Burbank family has a new lease on life and meals

Soon after Douglas Villalta found out he'd snagged an apartment in Burbank's new affordable housing project, he bought a set of woven straw place mats.

His family of four, with its newest addition just 8 months old, would finally have the space to sit down every night for a proper family dinner.

For years, Villalta took his plate to the living room at dinner time, while his wife, Evelyn, ate in their tiny kitchen, and his daughter, Genesis, now 12, ate while watching cartoons in the one bedroom they all shared.

But Douglas Villalta made his wife a promise. Once they moved to a bigger apartment, they'd eat dinner together every night, like they had both done as kids.

The Villalta family was one of the first plucked off a waiting list to move into the city's new "Sycamore at Catalina" housing project on Catalina Avenue.

Since the Villaltas moved in to their two-bedroom town home on Aug. 10, the place mats have been used every night.

The $9.7-million housing development, which consists of 20 eco-friendly rental units varying in size and price, was the last affordable housing project funded by the now-defunct redevelopment agency.

"We feel very blessed," said the 38-year-old father.

When Douglas Villalta found out mid-July his new apartment would be ready in just a few weeks, his excitement was tempered. He still had to come up with a $900 security deposit.

Once he did, with the help of some friends and family, a huge weight was lifted off his shoulders. The Villaltas had been vying for a bigger apartment for years, but when Evelyn Villalta found out she was pregnant last March, it became a necessity.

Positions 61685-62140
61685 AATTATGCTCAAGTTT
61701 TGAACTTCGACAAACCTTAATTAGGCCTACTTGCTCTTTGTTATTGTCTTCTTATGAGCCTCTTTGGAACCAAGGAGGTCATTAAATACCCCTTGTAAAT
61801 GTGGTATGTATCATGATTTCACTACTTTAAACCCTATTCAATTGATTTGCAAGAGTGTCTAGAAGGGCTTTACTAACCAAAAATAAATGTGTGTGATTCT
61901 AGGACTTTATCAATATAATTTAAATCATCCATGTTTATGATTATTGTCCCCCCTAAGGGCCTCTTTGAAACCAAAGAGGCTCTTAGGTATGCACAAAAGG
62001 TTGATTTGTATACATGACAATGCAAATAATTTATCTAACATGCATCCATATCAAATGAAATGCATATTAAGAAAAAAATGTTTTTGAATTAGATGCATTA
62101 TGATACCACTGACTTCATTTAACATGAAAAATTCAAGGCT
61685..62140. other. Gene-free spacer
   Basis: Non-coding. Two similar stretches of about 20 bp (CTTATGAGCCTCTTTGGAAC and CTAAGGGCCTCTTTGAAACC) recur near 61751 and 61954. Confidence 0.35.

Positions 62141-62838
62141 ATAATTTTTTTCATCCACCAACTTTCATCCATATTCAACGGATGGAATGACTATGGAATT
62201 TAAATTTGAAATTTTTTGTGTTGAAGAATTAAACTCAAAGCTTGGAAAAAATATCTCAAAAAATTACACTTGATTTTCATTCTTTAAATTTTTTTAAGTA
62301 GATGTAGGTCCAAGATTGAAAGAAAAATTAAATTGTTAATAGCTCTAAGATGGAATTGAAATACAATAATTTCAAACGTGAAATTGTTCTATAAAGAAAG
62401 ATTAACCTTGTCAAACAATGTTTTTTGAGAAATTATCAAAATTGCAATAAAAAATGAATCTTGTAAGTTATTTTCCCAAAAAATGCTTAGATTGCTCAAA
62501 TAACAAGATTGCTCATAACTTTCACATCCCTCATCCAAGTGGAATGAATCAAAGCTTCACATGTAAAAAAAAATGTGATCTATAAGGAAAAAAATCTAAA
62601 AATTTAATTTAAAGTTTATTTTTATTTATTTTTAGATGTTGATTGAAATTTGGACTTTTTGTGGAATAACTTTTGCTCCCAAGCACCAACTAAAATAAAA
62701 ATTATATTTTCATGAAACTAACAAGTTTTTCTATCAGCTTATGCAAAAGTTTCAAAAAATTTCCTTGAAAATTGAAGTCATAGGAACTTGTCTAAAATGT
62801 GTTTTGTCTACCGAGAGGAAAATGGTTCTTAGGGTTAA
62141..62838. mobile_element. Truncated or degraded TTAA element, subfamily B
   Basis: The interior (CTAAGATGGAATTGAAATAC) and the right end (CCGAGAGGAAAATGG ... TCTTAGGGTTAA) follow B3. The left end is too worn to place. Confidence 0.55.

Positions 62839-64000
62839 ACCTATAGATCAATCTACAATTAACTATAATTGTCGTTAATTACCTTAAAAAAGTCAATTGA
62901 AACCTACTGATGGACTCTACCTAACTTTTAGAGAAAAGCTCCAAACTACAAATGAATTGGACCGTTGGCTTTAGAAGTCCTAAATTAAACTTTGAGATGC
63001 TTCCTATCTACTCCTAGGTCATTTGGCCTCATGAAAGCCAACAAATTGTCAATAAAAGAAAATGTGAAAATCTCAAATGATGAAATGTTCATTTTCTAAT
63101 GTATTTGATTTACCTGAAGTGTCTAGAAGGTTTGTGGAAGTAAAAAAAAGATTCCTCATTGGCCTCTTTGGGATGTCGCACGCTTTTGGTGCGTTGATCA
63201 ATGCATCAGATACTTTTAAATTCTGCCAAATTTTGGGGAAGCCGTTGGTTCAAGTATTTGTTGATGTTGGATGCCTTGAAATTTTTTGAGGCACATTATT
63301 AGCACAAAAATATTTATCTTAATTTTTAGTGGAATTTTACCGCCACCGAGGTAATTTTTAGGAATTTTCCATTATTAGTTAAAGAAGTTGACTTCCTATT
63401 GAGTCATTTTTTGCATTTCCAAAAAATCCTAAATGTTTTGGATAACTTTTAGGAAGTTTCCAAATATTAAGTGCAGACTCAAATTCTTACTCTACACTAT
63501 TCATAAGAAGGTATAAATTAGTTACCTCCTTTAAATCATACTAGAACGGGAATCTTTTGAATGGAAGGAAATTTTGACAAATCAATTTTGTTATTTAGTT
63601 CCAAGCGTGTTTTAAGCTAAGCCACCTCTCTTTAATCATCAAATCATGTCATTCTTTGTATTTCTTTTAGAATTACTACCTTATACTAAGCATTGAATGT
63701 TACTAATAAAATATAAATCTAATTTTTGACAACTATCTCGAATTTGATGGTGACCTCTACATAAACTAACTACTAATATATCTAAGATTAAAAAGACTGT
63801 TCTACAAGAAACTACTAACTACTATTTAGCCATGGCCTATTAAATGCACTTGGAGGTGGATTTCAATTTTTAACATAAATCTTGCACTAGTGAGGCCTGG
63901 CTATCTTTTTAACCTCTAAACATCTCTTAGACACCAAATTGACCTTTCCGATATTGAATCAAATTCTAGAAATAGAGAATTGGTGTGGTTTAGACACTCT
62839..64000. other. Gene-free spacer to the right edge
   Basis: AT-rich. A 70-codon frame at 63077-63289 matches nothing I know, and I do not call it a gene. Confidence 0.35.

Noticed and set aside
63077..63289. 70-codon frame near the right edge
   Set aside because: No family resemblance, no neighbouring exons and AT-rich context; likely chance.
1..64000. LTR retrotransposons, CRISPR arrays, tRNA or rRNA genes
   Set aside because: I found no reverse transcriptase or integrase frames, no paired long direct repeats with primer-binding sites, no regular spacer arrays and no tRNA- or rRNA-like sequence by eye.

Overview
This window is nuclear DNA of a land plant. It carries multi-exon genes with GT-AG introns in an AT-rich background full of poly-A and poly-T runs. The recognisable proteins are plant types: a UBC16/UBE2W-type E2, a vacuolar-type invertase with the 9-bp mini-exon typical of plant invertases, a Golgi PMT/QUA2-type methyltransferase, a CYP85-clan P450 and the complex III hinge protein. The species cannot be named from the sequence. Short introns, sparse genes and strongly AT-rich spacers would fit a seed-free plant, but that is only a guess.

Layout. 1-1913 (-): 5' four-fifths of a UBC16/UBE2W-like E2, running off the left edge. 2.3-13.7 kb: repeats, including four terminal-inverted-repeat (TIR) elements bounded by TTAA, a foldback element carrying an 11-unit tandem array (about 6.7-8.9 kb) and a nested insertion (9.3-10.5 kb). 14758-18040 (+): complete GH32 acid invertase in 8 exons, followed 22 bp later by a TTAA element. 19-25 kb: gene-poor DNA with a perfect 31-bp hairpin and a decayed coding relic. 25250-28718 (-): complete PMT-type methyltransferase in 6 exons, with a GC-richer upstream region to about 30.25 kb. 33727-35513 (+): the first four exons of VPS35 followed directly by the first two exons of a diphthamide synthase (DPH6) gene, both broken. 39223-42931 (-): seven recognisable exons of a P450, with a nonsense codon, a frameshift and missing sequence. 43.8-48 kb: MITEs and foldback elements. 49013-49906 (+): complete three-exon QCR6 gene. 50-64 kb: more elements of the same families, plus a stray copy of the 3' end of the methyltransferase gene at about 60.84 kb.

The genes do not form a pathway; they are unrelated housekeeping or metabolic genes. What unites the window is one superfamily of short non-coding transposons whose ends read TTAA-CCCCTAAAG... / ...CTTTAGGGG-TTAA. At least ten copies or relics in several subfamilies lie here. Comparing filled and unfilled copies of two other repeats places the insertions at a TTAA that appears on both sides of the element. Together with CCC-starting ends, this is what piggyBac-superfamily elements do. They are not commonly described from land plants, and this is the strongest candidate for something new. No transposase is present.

In recent months, Douglas Villalta was lucky if he got four hours of sleep between his newborn son waking up to be fed three times a night, and having to wake up at 4 a.m. to go to work at LAX, where he typically works 56 hour a week for American Airlines.

"We were really crammed," Douglas Villalta said, adding that their bedroom barely had enough space for two beds, a crib and one dresser. "When (moving) was finally a reality, we were just super stoked."

While the extra space means more cleaning, it also means more privacy and comfort. The pair is still getting used to all the apartment's amenities, including the washer and dryer — they no longer have to change $6.75 to quarters every week for laundry — and a dishwasher.

"We've never had one — we're still washing dishes by hand," Villalta said, with a laugh.

But slowly, it's sinking in that this will be their home for years to come. "We love it," Douglas Villalta said. "It's just beautiful."


Follow Alene Tchekmedyian on Google+ and on Twitter: @atchek.


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